I haven't read it (I plan to) but recently, Forbes contributor Steve Denning ran this interesting article about Martin's book titled: The Dumbest Idea in the World: Maximizing Shareholder Value (from a quote attributed to Jack Welch).
Here's how it starts:
“Imagine an NFL coach,” writes Roger Martin, Dean of the Rotman School of Management at the University of Toronto, in his important new book, 'Fixing the Game', “holding a press conference on Wednesday to announce that he predicts a win by 9 points on Sunday, and that bettors should recognize that the current spread of 6 points is too low. Or picture the team’s quarterback standing up in the postgame press conference and apologizing for having only won by 3 points when the final betting spread was 9 points in his team’s favor. While it’s laughable to imagine coaches or quarterbacks doing so, CEOs are expected to do both of these things.”
According to the article, Martin argues that there are two markets - the 'real market' where real dollars show up on the bottom line - and the 'expectations market' ie, the stock market where dollars are traded and made based on how near or far a company is to meeting it's investor expectations.
Martin's point is that there is far more incentive for CEO's to manage the expectations market than there is for them to succeed in the real market. So managing companies becomes all about managing expectations, not about building businesses.
Even in my modest tenure of running a too-small public company for five years, I quickly came to understand that running a business well - and running a public business well - were two completely different beasts. I frequently said to people around me that we made decisions running a public company that we would NEVER have made if it were private.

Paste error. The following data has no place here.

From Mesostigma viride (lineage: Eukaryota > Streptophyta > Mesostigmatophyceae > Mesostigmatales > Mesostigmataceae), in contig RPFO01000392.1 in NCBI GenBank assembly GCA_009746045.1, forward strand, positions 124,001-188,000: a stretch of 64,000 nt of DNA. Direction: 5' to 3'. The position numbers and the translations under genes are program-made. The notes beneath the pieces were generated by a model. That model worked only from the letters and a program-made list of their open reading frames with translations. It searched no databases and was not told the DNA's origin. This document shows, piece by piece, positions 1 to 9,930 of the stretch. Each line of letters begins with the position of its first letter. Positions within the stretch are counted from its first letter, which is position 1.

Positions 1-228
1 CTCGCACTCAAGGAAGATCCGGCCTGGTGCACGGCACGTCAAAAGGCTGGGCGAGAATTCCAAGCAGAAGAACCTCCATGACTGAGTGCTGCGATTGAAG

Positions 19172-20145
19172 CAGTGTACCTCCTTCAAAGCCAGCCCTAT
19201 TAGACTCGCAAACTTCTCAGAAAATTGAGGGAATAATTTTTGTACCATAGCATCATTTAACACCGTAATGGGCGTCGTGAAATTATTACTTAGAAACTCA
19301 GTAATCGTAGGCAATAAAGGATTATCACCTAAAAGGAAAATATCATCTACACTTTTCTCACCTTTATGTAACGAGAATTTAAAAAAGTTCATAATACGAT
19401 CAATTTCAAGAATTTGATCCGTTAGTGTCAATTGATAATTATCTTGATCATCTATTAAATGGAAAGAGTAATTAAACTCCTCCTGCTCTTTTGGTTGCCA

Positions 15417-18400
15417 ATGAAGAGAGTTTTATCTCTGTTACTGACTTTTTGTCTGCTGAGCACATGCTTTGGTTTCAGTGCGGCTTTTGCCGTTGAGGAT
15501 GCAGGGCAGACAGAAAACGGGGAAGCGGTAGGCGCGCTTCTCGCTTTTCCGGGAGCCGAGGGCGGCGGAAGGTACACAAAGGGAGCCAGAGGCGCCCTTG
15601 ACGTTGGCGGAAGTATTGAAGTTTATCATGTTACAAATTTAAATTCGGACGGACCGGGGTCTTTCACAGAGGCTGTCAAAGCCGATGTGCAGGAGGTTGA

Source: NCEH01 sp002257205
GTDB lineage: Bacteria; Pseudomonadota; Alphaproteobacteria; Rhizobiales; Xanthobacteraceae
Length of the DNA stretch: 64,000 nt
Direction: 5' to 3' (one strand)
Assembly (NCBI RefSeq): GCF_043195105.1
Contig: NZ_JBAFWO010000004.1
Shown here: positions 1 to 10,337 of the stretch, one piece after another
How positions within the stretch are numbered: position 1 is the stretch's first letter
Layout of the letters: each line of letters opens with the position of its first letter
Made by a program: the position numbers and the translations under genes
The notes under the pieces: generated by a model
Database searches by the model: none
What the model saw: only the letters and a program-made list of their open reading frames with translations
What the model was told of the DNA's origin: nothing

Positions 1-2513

Martin goes on. He argues, according to Forbes, that "we must shift the focus of companies back to the customer and away from shareholder value”. "If you take care of customers, shareholders will be drawn along for a very nice ride.", quotes Forbes.
I don't disagree with Martin - how can you?
It seems to me (here it comes) that there might be no greater evidence that his argument is correct than the value that RIM created up to mid-2008 when customers embraced their smartphone/mobile e-mail invention and subsequently destroyed by ignoring customers evolving expectations thanks to the launch of the iPhone.
Given Martin's point of view, one has to assume that he is working feverishly in the background at RIM - clearly not to manage expectations, but to ensure that management truly understands what customers want - and is skillfully building an operating system and new hardware to capitalize on it.
I keep thinking that Martin (and others associated with RIM) need(s) to be careful.
His book may be great, but if RIM doesn't turn around it will forever be the asterisk on his reputation*.
*had great ideas, even wrote a good book - but failed to execute